20pc of Type 2 diabetics do not benefit from exercise regimens

Washington, Nov 25 : A new study has revealed that exercise regimens offer little benefits for 20 percent of patients with Type 2 Diabetes.


Nasal spray Vaccine offers new hope for long-lasting Ebola protection

Washington, Nov 25 : A new study has revealed that a nasal vaccine in works has the potential for long-lasting protection from Ebola virus.


Spoonful of yoghurt a day may keep diabetes at bay

London, Nov 25 : A new study has revealed that eating one table spoon of yoghurt can dramatically cut your chances of getting diabetes.


'Recurrent cough and cold in children are signs of asthma'

New Delhi, Nov 25 : Children with recurrent cough, cold and wheeze should visit their physician as these are clear symptoms that the child may be suffering from asthma, a medical expert said here Tuesday.


AIIMS to set up new maternity care centre

New Delhi, Nov 25 : A new maternity and child healthcare centre will be set up at All India Institute of Medical Sciences (AIIMS), its director, M.C. Misra, said Tuesday.


Garlic, broccoli may speed up cancer recovery

London, Nov 25 : Researchers from the University of Copenhagen have found that selenium - naturally found in garlic and broccoli - slows down immune over-response, improving treatment against cancers such as melanoma and prostate cancer.


Protein 'switch' to turn off Alzheimer's identified

Washington, Nov 25 : Blocking a protein that acts like switch to wake us up may help prevent Alzheimer's disease, new research has found, pointing towards a new target to prevent this devastating brain disorder.


India spent Rs.500 crore on TB treatment in 2013-14

New Delhi, Nov 25 : India spent Rs. 500 crore (Rs.5 billion/$81 million) in fiscal 2013-14 on the treatment of tuberculosis, including providing free medicines, Health Minister J.P. Nadda said Tuesday.


'Teenagers using anti-anxiety, sleeping pills to get high'

New York, Nov 25 : Doctors may inadvertently be creating a new generation of illegal, recreational drug users by prescribing anti-anxiety or sleep medications to teenagers, say University of Michigan researchers.


New device may ease mammography discomfort

New York, Nov 25 : Researchers have developed a new device that may result in more comfortable mammography for women.


Consuming yoghurt daily could lower diabetes risk

Washington, Nov 25 : Including yogurt in your daily diet could lower your risk of developing Type 2 diabetes, a study says.


Indian-origin scientist finds gene that cuts stroke risk

London, Nov 25 : An Indian-origin scientist has discovered a gene that protects people against one of the major causes of stroke in young and middle-aged adults, a development that could hold the key to new treatments.


'Wi-fi' drug delivery via electronic implants

New York, Nov 25 : Researchers from Tufts University have demonstrated an electronic implant - composed of silk and magnesium - that eliminated bacterial infection in mice by delivering heat to infected tissue when triggered by a remote wireless signal.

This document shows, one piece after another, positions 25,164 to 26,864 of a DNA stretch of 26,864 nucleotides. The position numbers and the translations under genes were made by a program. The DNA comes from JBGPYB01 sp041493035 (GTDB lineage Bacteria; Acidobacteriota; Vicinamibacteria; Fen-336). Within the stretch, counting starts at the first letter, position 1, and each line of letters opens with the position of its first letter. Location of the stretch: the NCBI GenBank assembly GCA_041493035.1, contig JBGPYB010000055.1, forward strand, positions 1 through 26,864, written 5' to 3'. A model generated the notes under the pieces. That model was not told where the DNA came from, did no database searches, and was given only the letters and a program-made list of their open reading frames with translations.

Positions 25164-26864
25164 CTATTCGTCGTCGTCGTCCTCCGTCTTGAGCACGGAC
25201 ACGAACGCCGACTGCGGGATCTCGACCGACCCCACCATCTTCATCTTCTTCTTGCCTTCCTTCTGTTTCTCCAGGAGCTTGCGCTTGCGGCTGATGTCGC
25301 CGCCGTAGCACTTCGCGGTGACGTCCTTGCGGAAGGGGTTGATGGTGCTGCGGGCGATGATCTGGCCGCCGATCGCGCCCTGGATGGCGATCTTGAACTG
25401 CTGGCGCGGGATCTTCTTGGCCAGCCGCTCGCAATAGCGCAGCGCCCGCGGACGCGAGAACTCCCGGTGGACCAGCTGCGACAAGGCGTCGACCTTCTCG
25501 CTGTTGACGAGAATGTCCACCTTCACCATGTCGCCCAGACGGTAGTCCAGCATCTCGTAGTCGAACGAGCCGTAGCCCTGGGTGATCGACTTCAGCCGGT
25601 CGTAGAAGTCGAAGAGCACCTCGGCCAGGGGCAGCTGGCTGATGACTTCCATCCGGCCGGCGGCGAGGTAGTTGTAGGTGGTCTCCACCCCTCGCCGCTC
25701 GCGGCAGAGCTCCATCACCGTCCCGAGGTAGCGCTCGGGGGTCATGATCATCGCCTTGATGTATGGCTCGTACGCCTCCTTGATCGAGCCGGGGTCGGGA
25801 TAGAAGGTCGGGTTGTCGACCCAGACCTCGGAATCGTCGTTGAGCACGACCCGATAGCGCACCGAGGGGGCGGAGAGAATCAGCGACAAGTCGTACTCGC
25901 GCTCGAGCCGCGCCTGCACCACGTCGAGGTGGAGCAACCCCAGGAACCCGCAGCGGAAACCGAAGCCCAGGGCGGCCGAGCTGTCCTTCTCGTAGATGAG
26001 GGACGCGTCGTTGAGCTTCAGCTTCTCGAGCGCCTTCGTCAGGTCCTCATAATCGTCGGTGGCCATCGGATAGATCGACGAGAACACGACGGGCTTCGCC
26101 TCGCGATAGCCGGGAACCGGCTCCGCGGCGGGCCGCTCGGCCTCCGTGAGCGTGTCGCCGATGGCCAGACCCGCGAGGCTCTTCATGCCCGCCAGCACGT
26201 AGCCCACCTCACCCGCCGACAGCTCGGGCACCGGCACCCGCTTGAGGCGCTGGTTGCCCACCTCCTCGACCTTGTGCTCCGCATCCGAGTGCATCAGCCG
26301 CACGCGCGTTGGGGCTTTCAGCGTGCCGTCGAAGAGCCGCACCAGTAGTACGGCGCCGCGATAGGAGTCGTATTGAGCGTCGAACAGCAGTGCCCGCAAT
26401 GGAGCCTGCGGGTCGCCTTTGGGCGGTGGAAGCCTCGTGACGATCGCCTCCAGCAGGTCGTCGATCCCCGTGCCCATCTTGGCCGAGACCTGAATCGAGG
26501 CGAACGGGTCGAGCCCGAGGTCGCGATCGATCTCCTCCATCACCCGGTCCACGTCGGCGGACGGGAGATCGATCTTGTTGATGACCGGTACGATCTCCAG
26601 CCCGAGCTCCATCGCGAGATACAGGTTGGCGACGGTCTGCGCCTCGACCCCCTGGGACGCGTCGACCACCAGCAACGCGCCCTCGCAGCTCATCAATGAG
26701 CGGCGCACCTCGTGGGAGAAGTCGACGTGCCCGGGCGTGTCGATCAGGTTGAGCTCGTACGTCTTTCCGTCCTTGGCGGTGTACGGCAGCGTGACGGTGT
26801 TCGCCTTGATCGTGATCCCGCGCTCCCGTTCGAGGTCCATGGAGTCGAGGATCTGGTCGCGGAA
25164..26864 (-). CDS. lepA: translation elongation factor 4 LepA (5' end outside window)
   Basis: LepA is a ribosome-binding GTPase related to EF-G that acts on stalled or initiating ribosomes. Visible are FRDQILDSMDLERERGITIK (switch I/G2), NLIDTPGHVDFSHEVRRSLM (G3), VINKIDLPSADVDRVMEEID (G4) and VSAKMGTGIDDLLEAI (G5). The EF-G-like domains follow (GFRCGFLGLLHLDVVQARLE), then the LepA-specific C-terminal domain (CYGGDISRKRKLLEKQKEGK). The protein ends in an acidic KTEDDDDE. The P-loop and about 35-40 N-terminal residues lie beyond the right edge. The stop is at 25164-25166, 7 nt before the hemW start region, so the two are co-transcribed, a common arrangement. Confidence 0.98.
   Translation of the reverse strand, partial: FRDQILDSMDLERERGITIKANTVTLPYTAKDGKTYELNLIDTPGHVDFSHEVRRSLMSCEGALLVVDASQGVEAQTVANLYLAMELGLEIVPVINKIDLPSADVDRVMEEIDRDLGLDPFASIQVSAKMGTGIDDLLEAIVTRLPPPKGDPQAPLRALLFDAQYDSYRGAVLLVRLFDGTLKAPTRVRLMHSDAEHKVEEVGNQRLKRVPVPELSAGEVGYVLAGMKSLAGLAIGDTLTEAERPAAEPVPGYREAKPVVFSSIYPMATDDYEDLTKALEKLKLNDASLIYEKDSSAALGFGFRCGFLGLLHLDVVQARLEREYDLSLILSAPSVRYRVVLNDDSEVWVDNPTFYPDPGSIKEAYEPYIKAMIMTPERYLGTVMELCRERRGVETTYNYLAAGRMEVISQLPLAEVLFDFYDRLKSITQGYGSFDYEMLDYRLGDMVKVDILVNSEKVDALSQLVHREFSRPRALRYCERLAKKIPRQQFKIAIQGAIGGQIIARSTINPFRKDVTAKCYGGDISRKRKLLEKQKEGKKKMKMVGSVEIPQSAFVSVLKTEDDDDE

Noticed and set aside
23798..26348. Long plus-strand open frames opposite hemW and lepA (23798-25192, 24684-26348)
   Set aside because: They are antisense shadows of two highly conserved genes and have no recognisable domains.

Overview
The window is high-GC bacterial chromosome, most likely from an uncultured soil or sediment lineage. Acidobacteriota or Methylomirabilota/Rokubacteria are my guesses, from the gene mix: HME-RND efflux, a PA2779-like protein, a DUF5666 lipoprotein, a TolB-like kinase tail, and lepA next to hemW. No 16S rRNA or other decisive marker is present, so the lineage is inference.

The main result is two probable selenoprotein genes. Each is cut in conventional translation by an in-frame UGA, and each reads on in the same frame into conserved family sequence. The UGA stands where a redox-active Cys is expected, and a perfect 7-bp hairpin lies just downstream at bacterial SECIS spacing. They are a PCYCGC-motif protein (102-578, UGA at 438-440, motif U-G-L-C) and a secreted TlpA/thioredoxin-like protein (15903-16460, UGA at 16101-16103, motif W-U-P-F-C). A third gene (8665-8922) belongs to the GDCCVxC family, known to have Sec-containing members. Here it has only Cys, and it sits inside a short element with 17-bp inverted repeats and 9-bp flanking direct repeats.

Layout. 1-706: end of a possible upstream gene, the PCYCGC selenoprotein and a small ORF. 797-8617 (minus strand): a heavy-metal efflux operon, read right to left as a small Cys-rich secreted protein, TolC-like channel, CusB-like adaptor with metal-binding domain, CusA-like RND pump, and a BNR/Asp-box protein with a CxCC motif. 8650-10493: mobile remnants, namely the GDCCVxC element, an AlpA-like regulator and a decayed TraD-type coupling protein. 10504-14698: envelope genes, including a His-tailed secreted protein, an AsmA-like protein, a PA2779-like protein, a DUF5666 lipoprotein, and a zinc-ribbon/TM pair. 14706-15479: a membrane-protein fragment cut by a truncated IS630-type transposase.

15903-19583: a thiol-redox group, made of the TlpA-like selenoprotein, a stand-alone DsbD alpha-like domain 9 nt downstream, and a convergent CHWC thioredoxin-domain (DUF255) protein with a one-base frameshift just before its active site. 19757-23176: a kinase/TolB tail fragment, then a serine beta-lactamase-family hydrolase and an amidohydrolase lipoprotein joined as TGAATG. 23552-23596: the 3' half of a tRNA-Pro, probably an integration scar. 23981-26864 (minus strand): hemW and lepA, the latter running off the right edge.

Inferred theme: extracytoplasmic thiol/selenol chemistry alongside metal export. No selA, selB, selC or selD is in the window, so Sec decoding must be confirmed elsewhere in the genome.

Bone cells can help kids with facial surgery

New York, Nov 25 : Children with facial deformities who normally have to wait until adulthood for corrective surgery may now breathe easy as researchers have found that certain cells that drive bone growth can be used to treat those kids.


'Good fat' could help manage diabetes

Melbourne, Nov 25 : Brown fat, nicknamed the 'good fat' because it warms up the body in cold temperatures, burning up calories in the process, could also be used to manage Type 2 diabetes, finds research.


Sleep apnea leads to poor aerobic fitness

New York, Nov 25 : People with sleep apnea, in which breathing repeatedly starts and stops during slumber, are likely to have reduced aerobic fitness, even compared with those of similar body mass indices, new research shows.


Festive food can prove harmful for Type 2 Diabetes patients

Washington, Nov 24 : Overeating at a holiday get together could be harmful for people who suffer from Type 2 Diabetes, says a new study.


Toxic chemical linked to leukemia found in 'hookah smoke'

Washington, Nov 24 : A new study has found that hookah smoke contains toxic benzene, which has been previously linked to an increased risk for leukemia.


Excess of a protein may trigger schizophrenia

New York, Nov 24 : Overabundance of a protein in the brain cells during brain development may cause abnormalities in its structure and lead to schizophrenia, says a study.


Healthy gut microbiota can help reduce metabolic syndrome risks

Washington, Nov 24 : A new study has revealed that healthy gut microbiota can help prevent metabolic syndrome, which is a combination of factors that increases risk for heart disease, diabetes and stroke in people.


Veggie diet triumphs over medicines in beating Type 2 diabetes

London, Nov 24 : Veggie diet is better than medicines when it comes to treating Type 2 diabetes, says a new study.


Excess protein during brain development may cause schizophreni

Washington, Nov 24 : A new study has revealed that excess protein during brain development may trigger schizophrenia later in life.


People with transplanted hands can regain feeling even years later

Washington, Nov 24 : A new study has revealed that people who had their own hand or a transplanted hand reattached can regain near-normal sense of touch even years later of the surgery.


Permanent stress may lead to mental disorders

London, Nov 24 : Permanent stress can activate immune cells that can cause changes in the brain, leading to mental disorders such as schizophrenia, shows a study.


How flawed gene can cause deafness

New Delhi, Nov 24 : Researchers have found how mutations in a gene called Tmie can cause deafness from birth, suggesting new avenues for therapies aimed at restoring hearing.


Talk therapy lowers suicide risk

New York, Nov 24 : Talk therapy is gaining in importance as an alternative to medication with regard to averting repeated suicide attempts, a study shows.


Testosterone plays minor role in menopausal women's sex lives

Washington, Nov 23 : A new study has examined that levels of testosterone play a limited role when it comes to driving menopausal women's interest in sex and sexual function.


Exercise and fasting could boost brain's functions

Washington, Nov 23 : Exercise along with occasional fasting is good for boosting the brain's neurons, shows a new research.


Cell therapy may soon help cure heart attacks

Washington, Nov 23 : A new study has revealed patients who receive more cells during cell therapy for heart attacks get significant benefits.


WHO says Ebola outbreak 'stable' in Guinea

London, Nov 23 : The World Health Organization (WHO) has said that the Ebola outbreak is now "stable" in Guinea where the crisis began.